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Panel encourages women to consider careers in manufacturing

GENEVA – Women should consider careers in manufacturing, as they tend to do well in all aspects of manufacturing, according to a panel of seven women who shared their experiences.

U.S. Rep. Randy Hultgren, R-Winfield, hosted the panel at the Valley Industrial Association headquarters in Geneva on Oct. 30.

The women told of how they had not considered manufacturing as a career, but then found they loved it.

Janice Christiansen, president and CEO of J.C. Schultz/Flag Source Inc. and former chairwoman of the Illinois Manufacturers Association, said she is encouraged by all the talented and competent women she meets when she is asked to speak.

Rose of Sharon Devos, the business development manager for Pioneer Service Inc. in Addison, said she has been in manufacturing for 17 years.

Devos said she started in inside sales for a failing company that was bought by another company from Austria – which saved thousands of jobs and expanded her career in sales and allowed her to travel the world.

Nicole Wolter, president of HM Manufacturing in Wauconda, said her father started the business.

Wolter started in shipping, then did sales, gave quotes and then some accounting, eventually leading to doing cost analysis of manufacturing parts.

Eventually, she discovered the shop’s employees were thieving.

“They started their own business inside,” Wolter said.

“They were beating us on lead times, beating us on materials.”

She and her father fired 12 employees, leaving the company with three workers and three months of capital, eventually turning things around, Wolter said.

Gail Hernley, the chief financial officer of TekPak Inc. in Batavia, said she became interested in how things worked after being employed in a factory that made motor bases during the summer.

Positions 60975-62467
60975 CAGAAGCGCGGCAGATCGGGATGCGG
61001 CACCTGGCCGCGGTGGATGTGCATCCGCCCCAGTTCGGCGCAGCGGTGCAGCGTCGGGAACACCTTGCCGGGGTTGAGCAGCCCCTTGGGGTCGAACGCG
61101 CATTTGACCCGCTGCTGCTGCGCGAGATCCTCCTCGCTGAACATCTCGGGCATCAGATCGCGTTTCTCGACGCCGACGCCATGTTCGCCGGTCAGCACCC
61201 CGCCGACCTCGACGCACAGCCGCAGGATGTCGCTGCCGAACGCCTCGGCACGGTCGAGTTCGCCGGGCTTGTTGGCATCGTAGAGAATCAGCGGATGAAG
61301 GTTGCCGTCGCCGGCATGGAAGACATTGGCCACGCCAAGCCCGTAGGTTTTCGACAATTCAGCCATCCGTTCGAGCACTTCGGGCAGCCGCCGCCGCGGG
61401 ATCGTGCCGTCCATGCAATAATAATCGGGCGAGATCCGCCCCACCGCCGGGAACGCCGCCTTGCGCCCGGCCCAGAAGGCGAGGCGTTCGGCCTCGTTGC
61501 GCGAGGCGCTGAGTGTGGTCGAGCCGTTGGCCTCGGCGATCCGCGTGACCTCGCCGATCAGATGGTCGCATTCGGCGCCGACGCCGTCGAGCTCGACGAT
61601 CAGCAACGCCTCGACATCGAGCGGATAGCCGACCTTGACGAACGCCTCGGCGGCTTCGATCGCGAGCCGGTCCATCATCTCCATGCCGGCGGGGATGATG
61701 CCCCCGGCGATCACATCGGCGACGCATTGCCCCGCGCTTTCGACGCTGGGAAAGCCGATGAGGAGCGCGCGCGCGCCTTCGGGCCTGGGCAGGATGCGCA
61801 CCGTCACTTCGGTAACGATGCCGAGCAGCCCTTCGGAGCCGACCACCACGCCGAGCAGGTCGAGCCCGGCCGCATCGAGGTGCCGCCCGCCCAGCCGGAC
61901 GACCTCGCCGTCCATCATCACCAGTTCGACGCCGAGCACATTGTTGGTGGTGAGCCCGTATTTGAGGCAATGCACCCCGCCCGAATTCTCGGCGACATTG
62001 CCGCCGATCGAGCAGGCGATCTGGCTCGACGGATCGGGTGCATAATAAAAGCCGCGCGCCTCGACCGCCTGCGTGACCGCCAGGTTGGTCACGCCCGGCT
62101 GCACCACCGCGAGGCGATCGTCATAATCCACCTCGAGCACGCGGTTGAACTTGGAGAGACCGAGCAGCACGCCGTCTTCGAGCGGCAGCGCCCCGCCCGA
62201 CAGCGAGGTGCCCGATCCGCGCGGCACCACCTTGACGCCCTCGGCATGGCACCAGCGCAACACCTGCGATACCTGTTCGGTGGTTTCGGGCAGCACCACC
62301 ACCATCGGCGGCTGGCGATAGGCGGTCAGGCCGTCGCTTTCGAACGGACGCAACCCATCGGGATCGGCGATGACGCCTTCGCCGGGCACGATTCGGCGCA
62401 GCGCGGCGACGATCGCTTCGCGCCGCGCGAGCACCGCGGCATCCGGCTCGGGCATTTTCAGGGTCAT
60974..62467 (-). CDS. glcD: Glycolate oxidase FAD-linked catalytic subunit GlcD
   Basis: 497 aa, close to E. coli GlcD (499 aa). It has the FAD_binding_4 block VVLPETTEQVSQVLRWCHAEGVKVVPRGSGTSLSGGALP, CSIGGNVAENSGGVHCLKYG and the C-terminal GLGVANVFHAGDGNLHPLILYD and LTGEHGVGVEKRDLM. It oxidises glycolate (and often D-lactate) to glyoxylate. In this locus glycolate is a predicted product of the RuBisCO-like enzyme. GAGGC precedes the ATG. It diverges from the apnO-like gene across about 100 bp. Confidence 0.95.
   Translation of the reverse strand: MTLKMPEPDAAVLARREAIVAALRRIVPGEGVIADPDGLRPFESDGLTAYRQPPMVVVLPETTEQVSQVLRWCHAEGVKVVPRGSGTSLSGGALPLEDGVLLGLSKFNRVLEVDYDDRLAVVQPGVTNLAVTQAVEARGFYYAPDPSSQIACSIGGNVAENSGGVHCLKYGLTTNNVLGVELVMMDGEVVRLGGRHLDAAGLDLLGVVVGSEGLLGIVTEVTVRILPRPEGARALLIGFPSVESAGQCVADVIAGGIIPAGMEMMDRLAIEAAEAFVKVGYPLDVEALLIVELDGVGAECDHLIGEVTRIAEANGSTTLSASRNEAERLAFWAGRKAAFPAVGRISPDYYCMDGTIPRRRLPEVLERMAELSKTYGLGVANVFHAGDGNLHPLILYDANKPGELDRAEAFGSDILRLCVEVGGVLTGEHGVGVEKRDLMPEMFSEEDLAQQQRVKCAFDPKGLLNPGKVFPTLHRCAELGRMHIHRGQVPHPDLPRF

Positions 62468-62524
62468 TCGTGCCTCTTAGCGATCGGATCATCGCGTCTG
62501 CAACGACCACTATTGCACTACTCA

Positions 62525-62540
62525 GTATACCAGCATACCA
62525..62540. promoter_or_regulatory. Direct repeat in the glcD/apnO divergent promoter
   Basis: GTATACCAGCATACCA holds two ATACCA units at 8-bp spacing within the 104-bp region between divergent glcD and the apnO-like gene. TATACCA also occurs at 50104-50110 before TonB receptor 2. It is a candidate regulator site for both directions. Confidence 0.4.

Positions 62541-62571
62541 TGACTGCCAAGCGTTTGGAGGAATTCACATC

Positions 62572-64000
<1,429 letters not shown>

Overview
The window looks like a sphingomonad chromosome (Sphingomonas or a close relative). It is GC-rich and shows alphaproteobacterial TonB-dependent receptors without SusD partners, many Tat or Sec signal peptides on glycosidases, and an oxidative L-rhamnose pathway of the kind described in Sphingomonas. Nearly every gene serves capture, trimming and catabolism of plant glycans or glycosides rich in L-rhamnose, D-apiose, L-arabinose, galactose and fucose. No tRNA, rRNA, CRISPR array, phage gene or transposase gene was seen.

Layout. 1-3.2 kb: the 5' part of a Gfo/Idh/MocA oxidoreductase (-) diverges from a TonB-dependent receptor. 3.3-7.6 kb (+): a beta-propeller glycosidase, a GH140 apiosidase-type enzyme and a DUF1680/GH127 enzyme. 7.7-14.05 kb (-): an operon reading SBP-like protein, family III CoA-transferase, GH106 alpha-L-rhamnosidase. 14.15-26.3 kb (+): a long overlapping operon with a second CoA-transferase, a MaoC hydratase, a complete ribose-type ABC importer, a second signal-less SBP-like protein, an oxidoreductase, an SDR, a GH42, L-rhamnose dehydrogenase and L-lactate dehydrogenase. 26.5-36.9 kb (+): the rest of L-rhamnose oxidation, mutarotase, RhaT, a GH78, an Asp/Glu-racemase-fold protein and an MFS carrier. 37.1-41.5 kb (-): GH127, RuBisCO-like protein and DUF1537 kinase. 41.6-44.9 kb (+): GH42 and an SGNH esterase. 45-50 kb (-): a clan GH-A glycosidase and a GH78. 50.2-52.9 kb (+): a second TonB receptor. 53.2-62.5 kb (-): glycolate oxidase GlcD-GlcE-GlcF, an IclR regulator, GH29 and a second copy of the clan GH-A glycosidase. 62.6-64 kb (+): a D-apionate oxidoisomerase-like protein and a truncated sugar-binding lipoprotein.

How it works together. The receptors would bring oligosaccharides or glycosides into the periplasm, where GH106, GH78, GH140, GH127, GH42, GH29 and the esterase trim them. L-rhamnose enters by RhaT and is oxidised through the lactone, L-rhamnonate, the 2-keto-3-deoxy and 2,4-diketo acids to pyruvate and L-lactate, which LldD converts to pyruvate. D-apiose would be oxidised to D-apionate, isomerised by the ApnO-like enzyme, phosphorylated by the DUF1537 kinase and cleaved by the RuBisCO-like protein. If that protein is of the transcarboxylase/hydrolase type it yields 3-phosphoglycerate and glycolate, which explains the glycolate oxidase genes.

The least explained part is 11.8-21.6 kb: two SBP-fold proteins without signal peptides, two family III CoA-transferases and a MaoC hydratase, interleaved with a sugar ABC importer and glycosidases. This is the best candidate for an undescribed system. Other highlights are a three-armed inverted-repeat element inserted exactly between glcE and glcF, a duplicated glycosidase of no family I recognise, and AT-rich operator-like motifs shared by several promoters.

Stacia Hobson, co-owner of Image Industries Inc. in Huntley, said she started out at her father’s company, first answering phones, then doing sales full time.

The company did distribution and Hobson took complaints from customers that they were not getting their products fast enough.

“I said, ‘Why are we not doing this? We should be making stuff,’” Hobson said. “I was 24 and a little naive. How hard can it be?”

But she learned, and the company opened a new division, Hobson said.

“The women on my plant floor outproduce the men,” Hobson said. “They rock it every day.”

Mary Ann Mings, vice president of Suncast Corp. in Batavia, said anything made of plastic in someone’s backyard was likely made by her company.

Mings started out 25 years ago finishing a master’s thesis on teamwork, going around the country to talk to major corporations about the topic.

She talked to the man who owned Suncast who ended up offering her a job.

Over the years, the owner kept giving her new responsibilities, and when she protested about not knowing about it, he would say, “Go. Figure it out,” Mings said.

Mings acknowledged that men, who are the majority in manufacturing, are not always polite or respectful.

“I think [manufacturing] is a good fit for women, once they get past the stereotype,” Mings said. “Fight the fight, and don’t let them tell you it can’t be done.”

Waubonsee Community College President Christine Sobek said the college does outreach to school districts, especially trying to get young girls and young women to be interested in manufacturing.

“We had a pink hard hat day, where 120 high school students came to campus in Sugar Grove to look firsthand at careers in manufacturing,” Sobek said.

The college also strives to reach out to adults in jobs that are not fulfilling or paying a decent wage to see if they would make a transition to manufacturing, Sobek said.

“Parents need to understand this is a viable career, where you can make a good living, a substantial living,” Hobson said.

At Suncast, everyone is welcome, no matter what their ethnicity or gender – or even if their socks don’t match, Mings said.

“We have five people who came from homeless shelters, and now they own houses,” Mings said.

“We don’t care where you came from. I don’t care what you look like. Can you do that job, and can you be promoted to another job?”

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